While Washington, D.C. is awash in Civil War sites and monuments, one place you might not think to add to your list—but is definitely worth a stop—is the Smithsonian’s National Portrait Gallery and American Art Museum. Located on 8th and F Streets, NW (just a couple blocks up from the National Archives or just a couple blocks over from Ford’s Theater), the National Portrait Gallery has plenty of exceptional pieces to satisfy the Civil War tourist. Even the building itself has great Civil War history to it, and the museum even offers a cellphone tour to help explain it to you.
Most notably is that the building was the site of Lincoln’s Second Inaugural Ball. Today, the Lincoln Gallery—spacious and beautiful, with high-vaulted ceilings and marbled floors—houses a collection of modern art, which poses a fascinating juxtaposition between old and new.
For those looking for something more traditional, there are galleries devoted specifically to the Civil War. Portraits, busts, and artifacts highlight key people.
But those key people are sprinkled throughout the museum in other places, too, with plenty of space to admire and appreciate and contemplate. The variety and unexpectedness adds to the coolness.
Grant and Lincoln appear throughout the building in several forms, too—in painting and in sculpture—not only for their roles during the war but also for their roles in the presidency.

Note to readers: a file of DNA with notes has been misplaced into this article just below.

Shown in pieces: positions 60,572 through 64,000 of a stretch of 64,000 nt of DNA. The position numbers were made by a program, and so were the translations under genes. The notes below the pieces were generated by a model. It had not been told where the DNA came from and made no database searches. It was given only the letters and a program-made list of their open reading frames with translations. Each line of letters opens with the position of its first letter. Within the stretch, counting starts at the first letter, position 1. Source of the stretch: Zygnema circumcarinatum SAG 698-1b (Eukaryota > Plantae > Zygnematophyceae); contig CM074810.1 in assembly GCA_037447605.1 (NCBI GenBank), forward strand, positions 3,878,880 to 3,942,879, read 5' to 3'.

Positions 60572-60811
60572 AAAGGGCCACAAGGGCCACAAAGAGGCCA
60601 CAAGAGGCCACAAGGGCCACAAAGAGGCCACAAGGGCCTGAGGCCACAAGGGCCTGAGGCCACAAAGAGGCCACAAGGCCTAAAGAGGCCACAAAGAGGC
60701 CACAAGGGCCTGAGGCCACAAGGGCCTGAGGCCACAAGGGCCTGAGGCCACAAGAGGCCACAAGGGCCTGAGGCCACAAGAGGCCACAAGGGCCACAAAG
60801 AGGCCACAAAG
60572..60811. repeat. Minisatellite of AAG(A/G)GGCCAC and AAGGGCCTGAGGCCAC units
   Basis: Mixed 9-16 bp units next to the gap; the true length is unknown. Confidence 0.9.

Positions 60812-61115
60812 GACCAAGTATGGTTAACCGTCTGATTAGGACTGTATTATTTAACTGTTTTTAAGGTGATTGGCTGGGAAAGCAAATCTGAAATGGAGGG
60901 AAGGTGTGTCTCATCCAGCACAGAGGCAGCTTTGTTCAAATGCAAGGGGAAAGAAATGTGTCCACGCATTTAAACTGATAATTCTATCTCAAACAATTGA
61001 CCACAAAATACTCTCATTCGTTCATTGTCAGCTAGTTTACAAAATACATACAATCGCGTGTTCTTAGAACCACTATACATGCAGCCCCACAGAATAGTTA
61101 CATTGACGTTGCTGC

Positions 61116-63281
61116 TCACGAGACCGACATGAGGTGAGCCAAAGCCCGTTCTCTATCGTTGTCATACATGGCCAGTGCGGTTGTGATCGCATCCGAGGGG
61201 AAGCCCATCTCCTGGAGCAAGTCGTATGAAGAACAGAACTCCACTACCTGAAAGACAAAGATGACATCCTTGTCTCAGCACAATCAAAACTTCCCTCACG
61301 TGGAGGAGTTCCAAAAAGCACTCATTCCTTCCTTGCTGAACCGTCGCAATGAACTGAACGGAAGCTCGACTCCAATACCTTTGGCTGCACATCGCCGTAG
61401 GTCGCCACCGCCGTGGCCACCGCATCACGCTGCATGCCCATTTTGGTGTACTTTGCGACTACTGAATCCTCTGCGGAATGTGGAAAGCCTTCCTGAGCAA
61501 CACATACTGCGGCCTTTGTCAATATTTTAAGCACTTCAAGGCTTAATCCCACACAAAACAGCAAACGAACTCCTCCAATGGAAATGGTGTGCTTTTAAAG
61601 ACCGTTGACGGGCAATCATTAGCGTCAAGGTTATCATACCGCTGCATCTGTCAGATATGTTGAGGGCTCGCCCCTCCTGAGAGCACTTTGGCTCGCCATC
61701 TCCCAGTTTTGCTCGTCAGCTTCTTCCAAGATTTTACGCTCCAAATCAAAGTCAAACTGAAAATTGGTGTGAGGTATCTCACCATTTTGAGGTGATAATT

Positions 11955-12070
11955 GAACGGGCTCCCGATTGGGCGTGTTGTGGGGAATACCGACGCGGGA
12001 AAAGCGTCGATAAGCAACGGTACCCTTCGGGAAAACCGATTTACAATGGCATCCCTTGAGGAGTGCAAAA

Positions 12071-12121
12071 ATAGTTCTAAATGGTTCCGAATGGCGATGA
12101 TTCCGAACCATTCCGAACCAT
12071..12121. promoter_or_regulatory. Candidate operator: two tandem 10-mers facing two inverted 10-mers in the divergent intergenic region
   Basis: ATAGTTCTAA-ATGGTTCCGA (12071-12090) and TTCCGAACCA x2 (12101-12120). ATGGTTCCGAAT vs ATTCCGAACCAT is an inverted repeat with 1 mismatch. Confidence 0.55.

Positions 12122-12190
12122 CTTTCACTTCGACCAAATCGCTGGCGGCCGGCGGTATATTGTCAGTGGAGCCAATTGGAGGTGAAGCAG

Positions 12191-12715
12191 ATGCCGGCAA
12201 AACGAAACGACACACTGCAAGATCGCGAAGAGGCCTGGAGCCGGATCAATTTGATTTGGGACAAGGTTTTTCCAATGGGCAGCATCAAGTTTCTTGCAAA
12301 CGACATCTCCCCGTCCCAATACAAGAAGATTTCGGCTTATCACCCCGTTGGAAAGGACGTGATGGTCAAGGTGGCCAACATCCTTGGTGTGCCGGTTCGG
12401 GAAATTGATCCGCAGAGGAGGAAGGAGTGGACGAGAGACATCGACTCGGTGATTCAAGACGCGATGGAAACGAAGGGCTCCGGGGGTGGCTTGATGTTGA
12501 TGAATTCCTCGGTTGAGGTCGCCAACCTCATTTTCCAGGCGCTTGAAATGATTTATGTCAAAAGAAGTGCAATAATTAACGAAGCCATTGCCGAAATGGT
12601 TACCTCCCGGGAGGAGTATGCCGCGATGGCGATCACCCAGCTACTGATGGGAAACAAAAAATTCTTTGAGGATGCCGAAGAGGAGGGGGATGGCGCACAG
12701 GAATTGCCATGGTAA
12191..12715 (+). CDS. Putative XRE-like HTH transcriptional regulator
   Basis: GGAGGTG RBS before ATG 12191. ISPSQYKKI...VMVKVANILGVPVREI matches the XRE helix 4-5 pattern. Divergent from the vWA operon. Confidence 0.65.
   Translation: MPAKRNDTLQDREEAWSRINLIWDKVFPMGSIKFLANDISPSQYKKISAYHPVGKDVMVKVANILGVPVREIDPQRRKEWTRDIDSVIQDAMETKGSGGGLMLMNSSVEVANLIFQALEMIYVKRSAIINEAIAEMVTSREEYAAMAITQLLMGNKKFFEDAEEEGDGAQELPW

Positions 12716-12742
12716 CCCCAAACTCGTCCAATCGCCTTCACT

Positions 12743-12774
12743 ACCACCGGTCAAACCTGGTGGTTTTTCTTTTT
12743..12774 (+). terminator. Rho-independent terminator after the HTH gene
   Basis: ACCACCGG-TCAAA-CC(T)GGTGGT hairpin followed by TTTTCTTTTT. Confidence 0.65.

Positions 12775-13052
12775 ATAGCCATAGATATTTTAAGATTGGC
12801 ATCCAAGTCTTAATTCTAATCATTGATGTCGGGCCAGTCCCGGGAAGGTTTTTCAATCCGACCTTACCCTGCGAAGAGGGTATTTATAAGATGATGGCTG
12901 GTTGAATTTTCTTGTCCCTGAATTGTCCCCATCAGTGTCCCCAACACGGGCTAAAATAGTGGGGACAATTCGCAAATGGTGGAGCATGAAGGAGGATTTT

A special exhibit on the first floor currently offers a look at “Lincoln and his Contemporaries.”
Among the luminaries are Nathaniel Hawthorne, Henry Ward Beecher, Edwin Booth, Samuel Morse, Maggie Mitchell, and P.T. Barnum. The portraits are arranged in a thoughtful and thought-provoking juxtaposition that puts them in conversation with each other as well as with the viewer.
My intent here is to give you just a taste of the treasures you can find if you visit the museum on your own. I’d wanted to check the place out for some time, not even thinking about Civil War history but just because I thought it’d be cool to see. However, it’s one of those places I’d never quite gotten around to. I was so glad I finally made the time. While the Civil War history was a fabulous bonus, the museum is magnificent in its own right and deserves a spot near the top of every tourist’s docket.
National Portrait Gallery and Smithsonian American Art Museum is open daily from 11:30 a.m.-7:00 p.m. except on Dec. 25. There’s a café situated in an expansive enclosed courtyard, as well as a museum store. “Photography and videography of personal use is encouraged,” the museum invites.